She turned to her sister, waiting for her to object. But Annette had shut off the water and was staring out the window over the sink, leaning forward. Then she walked to the front door, a red and green woven dish towel in her hand, and stepped out on the porch. Lillian could still remember the bang of the storm door closing and the rush of cold air against her legs.
Lillian had followed her onto the porch, shivering in the cold. “What is it, Annette?”
At the end of the lane a pickup truck had stopped. Bernie had been showing Charles around the orchard, but now both men stood next to the truck. The driver was waving his arms, upset about something, and then he sped off, grinding the gears as he left. Bernie turned and ran up the lane. Charles had just stood there, staring at the horizon. Then he slowly walked up the lane. Lillian knew that something was terribly wrong, but couldn’t imagine what it could be. Had there been an accident? Did someone need help? Was there a fire somewhere? She eyed the horizon for signs of smoke, then waited for Bernie to tell them what had happened.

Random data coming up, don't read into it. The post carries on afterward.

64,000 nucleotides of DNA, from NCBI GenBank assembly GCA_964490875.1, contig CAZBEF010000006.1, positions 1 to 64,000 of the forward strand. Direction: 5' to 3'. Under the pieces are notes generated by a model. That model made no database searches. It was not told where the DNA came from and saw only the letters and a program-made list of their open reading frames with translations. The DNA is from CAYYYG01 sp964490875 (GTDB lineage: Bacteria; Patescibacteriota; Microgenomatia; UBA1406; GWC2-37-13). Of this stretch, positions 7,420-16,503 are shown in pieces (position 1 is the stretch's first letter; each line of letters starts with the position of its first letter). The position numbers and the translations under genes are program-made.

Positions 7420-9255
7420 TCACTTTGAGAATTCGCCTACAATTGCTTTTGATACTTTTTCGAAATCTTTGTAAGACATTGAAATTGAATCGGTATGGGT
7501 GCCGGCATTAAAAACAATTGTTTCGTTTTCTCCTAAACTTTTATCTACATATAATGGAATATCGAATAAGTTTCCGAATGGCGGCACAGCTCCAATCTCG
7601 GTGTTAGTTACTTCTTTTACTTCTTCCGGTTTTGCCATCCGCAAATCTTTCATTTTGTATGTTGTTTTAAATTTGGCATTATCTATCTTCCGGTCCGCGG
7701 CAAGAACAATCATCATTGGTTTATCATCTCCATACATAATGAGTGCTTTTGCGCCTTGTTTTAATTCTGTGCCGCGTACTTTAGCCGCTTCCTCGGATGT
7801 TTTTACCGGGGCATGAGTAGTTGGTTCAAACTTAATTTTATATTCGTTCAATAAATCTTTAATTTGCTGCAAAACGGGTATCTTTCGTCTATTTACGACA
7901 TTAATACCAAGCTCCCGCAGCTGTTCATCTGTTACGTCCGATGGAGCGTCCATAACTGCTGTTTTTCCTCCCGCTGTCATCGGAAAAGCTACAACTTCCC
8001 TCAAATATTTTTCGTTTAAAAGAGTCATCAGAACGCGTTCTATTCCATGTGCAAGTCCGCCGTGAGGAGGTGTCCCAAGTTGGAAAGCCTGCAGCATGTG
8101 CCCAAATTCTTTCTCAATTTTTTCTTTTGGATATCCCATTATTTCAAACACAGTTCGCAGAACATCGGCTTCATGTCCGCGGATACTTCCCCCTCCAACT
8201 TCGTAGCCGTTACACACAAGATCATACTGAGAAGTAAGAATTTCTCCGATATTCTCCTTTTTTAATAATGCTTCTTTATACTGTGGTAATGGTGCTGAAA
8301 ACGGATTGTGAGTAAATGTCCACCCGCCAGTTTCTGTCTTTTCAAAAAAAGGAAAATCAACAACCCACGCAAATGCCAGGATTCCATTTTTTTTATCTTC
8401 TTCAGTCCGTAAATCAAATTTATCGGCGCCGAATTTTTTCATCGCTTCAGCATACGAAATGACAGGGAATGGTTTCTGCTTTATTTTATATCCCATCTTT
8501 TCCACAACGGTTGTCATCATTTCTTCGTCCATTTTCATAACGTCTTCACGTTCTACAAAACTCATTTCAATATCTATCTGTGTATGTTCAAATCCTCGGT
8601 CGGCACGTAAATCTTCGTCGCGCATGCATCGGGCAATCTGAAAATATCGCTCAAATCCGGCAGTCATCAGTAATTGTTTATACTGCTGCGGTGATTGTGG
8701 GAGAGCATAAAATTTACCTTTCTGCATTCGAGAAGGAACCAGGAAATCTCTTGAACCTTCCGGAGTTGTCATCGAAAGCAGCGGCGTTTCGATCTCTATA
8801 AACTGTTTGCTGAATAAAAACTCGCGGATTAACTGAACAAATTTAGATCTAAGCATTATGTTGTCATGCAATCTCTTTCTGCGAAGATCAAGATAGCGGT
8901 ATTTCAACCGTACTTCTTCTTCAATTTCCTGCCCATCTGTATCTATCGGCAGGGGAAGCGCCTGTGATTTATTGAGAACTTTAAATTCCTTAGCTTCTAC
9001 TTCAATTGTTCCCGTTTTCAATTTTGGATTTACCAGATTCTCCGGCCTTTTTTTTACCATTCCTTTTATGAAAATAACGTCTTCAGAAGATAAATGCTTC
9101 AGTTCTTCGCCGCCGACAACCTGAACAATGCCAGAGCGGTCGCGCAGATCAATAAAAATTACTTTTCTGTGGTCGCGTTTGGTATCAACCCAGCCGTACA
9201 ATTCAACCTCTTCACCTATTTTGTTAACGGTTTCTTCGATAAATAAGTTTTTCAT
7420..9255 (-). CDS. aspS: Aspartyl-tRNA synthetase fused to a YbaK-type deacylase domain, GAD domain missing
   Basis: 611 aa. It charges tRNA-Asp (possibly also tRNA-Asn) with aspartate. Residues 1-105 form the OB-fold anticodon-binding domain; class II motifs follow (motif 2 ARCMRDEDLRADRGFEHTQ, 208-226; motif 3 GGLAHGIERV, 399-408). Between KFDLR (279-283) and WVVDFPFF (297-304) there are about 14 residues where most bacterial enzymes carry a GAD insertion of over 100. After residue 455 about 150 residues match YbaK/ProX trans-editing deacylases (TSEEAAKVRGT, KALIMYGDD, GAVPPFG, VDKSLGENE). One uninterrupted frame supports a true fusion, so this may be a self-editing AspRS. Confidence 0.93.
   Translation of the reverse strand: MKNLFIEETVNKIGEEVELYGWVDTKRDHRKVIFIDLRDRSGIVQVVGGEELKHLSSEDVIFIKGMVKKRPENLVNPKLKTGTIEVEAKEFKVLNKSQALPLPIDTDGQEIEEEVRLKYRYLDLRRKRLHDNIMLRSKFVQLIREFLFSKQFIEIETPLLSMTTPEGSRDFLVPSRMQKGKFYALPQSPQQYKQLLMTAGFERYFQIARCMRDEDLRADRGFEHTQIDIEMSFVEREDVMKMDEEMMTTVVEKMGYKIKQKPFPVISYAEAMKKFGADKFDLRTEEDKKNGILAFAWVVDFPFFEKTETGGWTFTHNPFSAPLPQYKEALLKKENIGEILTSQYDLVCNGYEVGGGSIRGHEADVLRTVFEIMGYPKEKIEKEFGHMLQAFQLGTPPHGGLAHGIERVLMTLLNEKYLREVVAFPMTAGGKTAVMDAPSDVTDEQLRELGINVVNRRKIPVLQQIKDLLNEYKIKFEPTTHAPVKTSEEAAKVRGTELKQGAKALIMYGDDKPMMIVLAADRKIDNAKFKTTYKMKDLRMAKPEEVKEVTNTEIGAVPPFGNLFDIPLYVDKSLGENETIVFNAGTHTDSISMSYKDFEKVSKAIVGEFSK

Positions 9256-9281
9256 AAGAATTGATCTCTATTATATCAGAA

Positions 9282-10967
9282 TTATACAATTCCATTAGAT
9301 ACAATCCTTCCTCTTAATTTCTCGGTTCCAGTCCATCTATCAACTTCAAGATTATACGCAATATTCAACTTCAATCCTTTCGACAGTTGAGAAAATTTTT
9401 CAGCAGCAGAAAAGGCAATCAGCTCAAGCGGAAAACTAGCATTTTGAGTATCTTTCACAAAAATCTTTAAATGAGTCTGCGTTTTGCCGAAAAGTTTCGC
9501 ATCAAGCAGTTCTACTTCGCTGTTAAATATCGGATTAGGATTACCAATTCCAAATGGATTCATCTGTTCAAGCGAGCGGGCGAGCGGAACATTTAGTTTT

She would never forget that image: Bernie in his red and black plaid jacket, running up the lane and onto the porch, a mix of surprise and terror on his face. “We’ve been attacked!! Bombed!” he had cried out, holding Annette by the arm, almost as if hoping she could do something about it.
Then all the overlapping questions from her and Annette: “Who has?” “The Germans?” “Where’s Pearl Harbor?” “Are they coming here?” “Go get the children!” Disorientation and gut-clenching fear pulled the ground out from beneath them, making it difficult to think clearly.